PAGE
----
Wholefood CuisineWELL NOURISHED BODY
WHOLEFOOD CUISINE NEWSLETTER
Sign up to receive a weekly peek inside our kitchen.
Eating Outside the Industrial Box
This is my favorite recipe for the classic Waldorf Salad. This salad was created in 1896 at the famous Waldorf-Astoria Hotel in New York by the maitre d’. The original version contained only apples, celery and mayonnaise, but, of course, chefs and home cooks have been creating their own individual versions ever since.
I created this version many years ago. I used to eat it for lunch or dinner, as the whole meal. In fact, I would make a big bowl and eat it for several days. Instead of mayonnaise, I use yogurt, as its micro-organisms aid in digestion instead of just adding fat. Tastes good too.
I originally found this in a pancake recipe as the topping, but these apples are so delicious prepared this way you can just eat them alone or put them with or on anything.
Larry and I love to eat this on cold winter mornings.
To make the morning preparation go faster, you can make a big pot of as many apples as you want in advance and just warm up the apples and rice in the morning.
This is like hot cereal but the brown rice is completely whole grain.
I cannot tell you how much more delicious homemade applesauce is than applesauce from a can or jar. It is like night and day.
No sweetener is needed, but if you want, you can add any sweetener you like to taste. In particular, try apple syrup, which gives more sweetness and additional apple flavor. A sprinkle of cinnamon is also delicious!
This is very sweet syrup, which can be used as a liquid sweetener in recipes or on pancakes or other foods on which you would use honey or maple syrup.
Here is a salad I put together last week. Every ingredient is from the farmer’s market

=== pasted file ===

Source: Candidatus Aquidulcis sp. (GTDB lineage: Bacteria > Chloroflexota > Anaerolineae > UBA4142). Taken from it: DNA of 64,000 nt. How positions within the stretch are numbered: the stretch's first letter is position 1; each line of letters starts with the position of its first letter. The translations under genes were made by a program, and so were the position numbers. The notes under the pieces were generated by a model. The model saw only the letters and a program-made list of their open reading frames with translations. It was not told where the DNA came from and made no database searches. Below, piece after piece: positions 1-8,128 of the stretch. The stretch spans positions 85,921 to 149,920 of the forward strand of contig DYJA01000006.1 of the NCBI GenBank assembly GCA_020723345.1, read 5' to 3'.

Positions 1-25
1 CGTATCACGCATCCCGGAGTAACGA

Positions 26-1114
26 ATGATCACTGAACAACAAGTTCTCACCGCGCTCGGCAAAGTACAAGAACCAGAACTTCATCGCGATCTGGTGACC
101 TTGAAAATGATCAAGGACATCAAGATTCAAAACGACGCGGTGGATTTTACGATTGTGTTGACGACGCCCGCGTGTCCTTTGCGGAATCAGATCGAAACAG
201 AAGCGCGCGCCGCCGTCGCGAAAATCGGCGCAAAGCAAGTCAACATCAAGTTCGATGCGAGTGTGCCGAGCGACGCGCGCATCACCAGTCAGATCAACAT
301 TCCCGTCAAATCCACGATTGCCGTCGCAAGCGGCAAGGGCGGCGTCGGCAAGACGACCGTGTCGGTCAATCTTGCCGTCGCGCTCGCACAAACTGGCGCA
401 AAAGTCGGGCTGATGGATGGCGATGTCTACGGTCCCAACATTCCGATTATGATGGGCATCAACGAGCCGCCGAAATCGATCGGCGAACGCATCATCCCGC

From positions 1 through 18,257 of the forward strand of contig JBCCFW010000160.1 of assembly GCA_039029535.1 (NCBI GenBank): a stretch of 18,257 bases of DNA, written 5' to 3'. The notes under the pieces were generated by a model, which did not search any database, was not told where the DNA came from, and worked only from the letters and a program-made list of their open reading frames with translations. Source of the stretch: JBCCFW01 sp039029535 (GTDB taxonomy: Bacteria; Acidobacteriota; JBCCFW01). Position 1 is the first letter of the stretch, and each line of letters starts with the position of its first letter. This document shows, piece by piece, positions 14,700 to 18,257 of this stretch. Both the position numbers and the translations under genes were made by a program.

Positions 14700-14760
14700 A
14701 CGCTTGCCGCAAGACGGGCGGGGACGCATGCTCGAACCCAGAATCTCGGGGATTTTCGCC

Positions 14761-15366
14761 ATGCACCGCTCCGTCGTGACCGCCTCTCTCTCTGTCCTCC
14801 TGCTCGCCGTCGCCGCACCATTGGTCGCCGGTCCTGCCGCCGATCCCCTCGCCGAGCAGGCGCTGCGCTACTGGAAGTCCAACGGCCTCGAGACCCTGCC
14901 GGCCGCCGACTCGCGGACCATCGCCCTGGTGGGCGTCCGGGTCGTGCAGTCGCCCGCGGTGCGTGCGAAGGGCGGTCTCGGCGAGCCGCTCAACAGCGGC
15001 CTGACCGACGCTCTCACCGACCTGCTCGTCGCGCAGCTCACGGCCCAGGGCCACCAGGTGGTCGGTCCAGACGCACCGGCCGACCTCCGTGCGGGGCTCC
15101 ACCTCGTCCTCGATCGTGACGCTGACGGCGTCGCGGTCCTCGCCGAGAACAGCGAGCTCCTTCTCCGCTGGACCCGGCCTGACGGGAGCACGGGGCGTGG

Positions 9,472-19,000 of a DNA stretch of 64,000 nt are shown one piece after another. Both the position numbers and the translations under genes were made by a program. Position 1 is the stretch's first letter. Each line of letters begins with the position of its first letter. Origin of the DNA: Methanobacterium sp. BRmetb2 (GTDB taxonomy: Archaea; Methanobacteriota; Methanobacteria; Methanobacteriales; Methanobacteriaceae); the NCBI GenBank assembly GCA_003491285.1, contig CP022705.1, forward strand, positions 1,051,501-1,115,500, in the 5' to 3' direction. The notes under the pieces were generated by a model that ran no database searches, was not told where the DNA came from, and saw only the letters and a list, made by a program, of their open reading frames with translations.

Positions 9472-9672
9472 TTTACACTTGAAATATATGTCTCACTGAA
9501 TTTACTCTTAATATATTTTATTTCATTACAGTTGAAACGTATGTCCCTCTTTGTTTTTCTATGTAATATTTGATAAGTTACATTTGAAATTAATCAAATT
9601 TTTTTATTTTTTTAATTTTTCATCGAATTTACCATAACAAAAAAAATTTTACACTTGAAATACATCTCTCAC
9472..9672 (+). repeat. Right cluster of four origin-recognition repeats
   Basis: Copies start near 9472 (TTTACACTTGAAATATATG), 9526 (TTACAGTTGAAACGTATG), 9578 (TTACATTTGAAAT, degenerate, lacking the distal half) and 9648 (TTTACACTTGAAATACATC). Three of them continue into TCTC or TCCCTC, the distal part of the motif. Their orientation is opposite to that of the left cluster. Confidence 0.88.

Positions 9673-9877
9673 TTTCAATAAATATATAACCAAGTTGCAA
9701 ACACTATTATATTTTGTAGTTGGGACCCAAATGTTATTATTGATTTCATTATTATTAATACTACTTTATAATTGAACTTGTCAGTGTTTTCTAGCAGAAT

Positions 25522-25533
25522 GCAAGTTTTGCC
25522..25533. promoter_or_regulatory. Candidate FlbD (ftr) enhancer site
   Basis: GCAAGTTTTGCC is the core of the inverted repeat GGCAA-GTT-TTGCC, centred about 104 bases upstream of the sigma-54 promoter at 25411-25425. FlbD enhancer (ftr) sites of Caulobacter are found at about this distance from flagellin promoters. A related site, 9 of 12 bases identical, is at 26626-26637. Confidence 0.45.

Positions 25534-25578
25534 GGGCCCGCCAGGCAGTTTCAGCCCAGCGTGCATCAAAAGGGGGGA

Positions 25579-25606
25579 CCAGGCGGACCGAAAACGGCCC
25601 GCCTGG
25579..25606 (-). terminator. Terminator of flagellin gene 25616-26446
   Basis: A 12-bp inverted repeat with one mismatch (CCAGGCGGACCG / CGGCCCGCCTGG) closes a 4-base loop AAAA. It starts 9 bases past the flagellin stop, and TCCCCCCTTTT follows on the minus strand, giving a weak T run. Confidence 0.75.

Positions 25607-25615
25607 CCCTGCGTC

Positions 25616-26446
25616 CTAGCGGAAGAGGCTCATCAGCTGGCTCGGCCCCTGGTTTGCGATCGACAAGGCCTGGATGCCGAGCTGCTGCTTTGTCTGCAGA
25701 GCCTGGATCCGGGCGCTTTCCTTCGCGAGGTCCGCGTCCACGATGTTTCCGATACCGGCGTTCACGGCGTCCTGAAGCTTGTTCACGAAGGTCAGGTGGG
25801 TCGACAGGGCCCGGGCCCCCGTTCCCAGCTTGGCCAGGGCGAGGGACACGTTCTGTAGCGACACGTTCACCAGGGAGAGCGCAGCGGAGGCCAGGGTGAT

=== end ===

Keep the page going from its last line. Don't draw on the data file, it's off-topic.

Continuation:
I first met these beans three years ago when I first came to Sonoma County and they are one of my very favorite beans of all time. Big and very creamy, they are delicious and versatile. I’ll be showing you some tricks with these in future posts.
A local farm was selling just-harvested dried marrowfat beans at my local farmer’s market. I had never eaten an heirloom bean before, so I bought a bag of each of the six varieties they grow.
Morrowfats were my favorite.
One day, a few weeks ago, Larry and I needed to escape the horrible air quality that was the result of local wildfires. So we drove over to the Pacific Ocean and drove up very scenic Highway 1 to the famous Timbercove Resort for lunch.
We ordered the cheese board which is full of local cheeses, breads, and various condiments that change according to the available ingredients and the chef’s creativity.
On our board that day were an amazing little sweet pickle relish made from grapes. Sweet pickled grapes!
Since 19 July, I have been in bed with a broken kneecap, my left leg in a brace like the one pictured above. I tripped and fell, actually in a restaurant, of all places.
I have only just been out of bed for about ten days now. My bone is healed so now it’s time for physical therapy to strengthen my leg muscles so I can walk again. I can stand and walk a bit, though my legs are wobbly, like a newborn calf. But I can, finally, stand long enough to prepare simple foods. I can chop potatoes, and shell beans, and make a salad. Nothing complicated, but I can again begin to prepare my own food.
Over the past two months, Larry has been preparing all the food for us, and I’ve learned a few things…
Since starting Wholefood Cuisine, I’ve really been feeling like I need more than one induction burner and a toaster oven that cannot be used at the same time.
Larry and I agreed it was time to get a stove that would eventually end up in our tiny house, but that I could use now.
What we needed was what is called an “apartment stove” which is 24” or less. At the same time, it needed to be big enough for my half-sheet baking pan, which I used to use a lot when I had an actual oven.
We went and looked at new stoves that were the right size, but I didn’t like any of them.
Then all of a sudden I remembered seeing a small Wolf stove many years ago.
This blog is about eating “whole food” that is really whole and about creating a style of wholefood cuisine that comes from the inherent flavors and qualities of the foods themselves, rather than trying to make familiar industrial-style foods from whole ingredients.
To eat in this manner is not only enjoyable, it also benefits health and the environment.
Because of the Covid-19 pandemic, our industrial food supply is crumbling fast. And we still need to eat. I’ll show you how.